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Ledley opens new Cancer Centre at local hospital

Posted on 26 September 2014  - 13:45

Club Ambassador, Ledley King, visited North Middlesex Hospital earlier this week to officially open the new Macmillan Cancer Information and Support Centre.

Ledley cuts the ribbon to open the new centre at North MiddlesexLedley official opens the new centreLedley and Professor Stanley Okolo Ledley chats to cancer patients

Located in the heart of the hospital, the free service encourages people touched by cancer to talk about their experiences and is available for cancer patients, their families and carers to use. Staff will offer a listening ear and provide up-to-date, high quality information about cancer diagnosis, treatment and the effects of specific cancers.

The legendary former skipper spent time meeting cancer patients who have been treated at the hospital and learnt how the new service will benefit those affected by cancer.

Speaking at the launch, Ledley said: “Raising awareness of the signs and symptoms of cancer is important to the Club and together with ‘Get to know cancer’ we are helping to spread the message that cancer can be ‘treatable, even beatable’ if caught early.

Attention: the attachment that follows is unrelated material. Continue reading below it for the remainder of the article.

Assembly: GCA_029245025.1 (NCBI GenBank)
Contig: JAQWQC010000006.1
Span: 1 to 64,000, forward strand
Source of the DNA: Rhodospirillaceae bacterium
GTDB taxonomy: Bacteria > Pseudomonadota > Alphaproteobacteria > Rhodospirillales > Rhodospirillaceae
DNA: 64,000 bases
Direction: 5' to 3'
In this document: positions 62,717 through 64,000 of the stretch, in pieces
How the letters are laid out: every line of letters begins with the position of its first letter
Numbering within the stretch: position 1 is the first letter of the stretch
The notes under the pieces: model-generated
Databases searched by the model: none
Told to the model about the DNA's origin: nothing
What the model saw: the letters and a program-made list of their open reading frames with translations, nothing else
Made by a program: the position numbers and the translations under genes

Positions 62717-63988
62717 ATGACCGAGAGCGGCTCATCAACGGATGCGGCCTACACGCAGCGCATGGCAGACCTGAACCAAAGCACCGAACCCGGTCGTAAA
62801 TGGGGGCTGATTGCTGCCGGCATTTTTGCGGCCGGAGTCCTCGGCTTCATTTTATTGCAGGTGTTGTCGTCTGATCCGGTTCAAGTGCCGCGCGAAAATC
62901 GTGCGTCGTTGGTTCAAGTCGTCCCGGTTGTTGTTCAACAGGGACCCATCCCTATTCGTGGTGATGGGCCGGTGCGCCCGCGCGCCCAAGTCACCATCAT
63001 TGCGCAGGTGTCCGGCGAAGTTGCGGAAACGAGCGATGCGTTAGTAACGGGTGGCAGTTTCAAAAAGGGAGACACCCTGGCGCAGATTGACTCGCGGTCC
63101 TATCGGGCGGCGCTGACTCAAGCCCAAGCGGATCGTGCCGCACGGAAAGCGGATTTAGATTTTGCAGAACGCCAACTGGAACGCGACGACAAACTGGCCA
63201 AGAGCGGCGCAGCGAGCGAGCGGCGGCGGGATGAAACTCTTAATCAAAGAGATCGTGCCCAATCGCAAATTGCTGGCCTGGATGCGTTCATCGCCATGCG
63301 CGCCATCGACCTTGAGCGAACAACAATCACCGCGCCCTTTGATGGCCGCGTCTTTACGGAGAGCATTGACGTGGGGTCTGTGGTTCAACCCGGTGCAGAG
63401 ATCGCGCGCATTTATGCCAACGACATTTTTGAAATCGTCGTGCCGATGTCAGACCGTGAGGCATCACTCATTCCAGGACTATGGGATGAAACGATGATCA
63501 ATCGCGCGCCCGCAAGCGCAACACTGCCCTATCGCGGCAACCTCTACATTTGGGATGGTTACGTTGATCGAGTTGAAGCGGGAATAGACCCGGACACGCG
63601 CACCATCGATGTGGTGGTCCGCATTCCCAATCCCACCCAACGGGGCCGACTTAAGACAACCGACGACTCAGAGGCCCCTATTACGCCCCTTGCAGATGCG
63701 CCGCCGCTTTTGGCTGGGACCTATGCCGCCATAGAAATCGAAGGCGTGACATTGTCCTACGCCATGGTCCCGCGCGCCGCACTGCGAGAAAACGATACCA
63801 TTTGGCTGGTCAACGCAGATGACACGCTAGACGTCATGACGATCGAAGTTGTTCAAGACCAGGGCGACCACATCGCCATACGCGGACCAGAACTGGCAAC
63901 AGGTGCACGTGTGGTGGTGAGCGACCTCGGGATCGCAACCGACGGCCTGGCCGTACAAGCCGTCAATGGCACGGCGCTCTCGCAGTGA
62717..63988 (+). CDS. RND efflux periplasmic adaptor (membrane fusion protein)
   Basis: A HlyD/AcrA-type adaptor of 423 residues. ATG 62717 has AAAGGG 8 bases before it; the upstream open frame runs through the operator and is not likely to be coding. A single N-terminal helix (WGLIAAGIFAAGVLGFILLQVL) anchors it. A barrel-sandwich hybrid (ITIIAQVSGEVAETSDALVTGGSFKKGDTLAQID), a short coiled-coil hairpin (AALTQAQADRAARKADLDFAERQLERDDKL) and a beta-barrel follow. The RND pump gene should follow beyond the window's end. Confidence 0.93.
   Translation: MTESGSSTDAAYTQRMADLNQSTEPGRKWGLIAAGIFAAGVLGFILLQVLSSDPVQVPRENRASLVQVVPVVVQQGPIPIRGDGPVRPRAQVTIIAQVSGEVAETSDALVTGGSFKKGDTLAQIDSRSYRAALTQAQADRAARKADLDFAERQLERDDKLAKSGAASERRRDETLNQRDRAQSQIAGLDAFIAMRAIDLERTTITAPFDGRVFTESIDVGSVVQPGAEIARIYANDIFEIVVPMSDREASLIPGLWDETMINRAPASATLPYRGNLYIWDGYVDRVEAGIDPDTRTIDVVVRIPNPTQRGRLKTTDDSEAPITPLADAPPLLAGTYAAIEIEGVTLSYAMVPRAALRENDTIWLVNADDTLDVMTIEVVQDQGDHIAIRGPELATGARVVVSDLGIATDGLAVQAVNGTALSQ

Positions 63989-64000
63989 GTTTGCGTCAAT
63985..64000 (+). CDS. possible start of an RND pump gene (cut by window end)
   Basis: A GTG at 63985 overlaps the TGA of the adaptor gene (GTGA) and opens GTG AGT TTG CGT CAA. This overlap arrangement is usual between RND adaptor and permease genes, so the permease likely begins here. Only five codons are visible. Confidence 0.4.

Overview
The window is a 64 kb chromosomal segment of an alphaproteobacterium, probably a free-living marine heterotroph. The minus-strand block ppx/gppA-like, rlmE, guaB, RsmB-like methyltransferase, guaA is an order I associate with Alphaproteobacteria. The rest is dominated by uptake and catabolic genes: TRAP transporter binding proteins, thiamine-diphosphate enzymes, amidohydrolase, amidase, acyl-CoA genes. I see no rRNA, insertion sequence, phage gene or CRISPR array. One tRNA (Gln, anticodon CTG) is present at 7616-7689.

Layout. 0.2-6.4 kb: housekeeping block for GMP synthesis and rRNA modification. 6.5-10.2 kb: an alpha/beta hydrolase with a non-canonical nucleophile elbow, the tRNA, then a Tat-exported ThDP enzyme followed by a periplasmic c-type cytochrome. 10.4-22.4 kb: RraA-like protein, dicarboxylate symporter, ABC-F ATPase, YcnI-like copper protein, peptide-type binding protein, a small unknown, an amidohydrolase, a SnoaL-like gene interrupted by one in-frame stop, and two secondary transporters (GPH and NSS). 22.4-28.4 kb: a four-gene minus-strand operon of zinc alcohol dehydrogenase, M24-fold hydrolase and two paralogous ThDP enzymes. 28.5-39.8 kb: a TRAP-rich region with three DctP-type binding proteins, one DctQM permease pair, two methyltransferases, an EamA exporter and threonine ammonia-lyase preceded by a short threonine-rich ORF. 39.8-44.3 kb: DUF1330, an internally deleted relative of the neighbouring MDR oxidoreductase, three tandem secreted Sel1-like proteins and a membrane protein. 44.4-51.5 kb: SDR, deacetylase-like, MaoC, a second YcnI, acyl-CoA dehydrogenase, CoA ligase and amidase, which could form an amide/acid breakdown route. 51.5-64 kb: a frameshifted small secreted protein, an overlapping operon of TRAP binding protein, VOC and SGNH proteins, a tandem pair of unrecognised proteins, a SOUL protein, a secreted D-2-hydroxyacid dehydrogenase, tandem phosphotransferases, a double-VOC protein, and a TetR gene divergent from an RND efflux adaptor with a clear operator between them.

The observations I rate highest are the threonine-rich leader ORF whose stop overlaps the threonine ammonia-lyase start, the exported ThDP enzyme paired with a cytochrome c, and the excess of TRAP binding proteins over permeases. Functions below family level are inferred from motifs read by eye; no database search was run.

“I have enjoyed meeting the patients here today and finding out about the support the Centre offers. I’ve learnt that having something as simple as a person to talk to can help people cope with cancer."

The team at the Centre will help make referrals to the Macmillan CAB welfare benefits service, advise on complementary therapies and provide information about local support groups. Over 700 people affected by cancer in the local area are expected to benefit from the new service each year.

Professor Stanley Okolo, medical director at North Middlesex University Hospital said: “Ledley and Spurs are providing fantastic leadership by raising awareness of cancer and cancer services. We’re proud to be working with them.”

Ledley, alongside players and staff at the Club have been continuing to raise awareness of ‘Get to know cancer’. The campaign aims to save up to 1,000 lives in London each year by education people on the signs and symptoms of cancer and promoting the importance of early diagnosis.

The Get to know cancer market stall will be outside White Hart Lane on October 5th, providing potentially life-saving information to fans before kick-off at the Southampton game.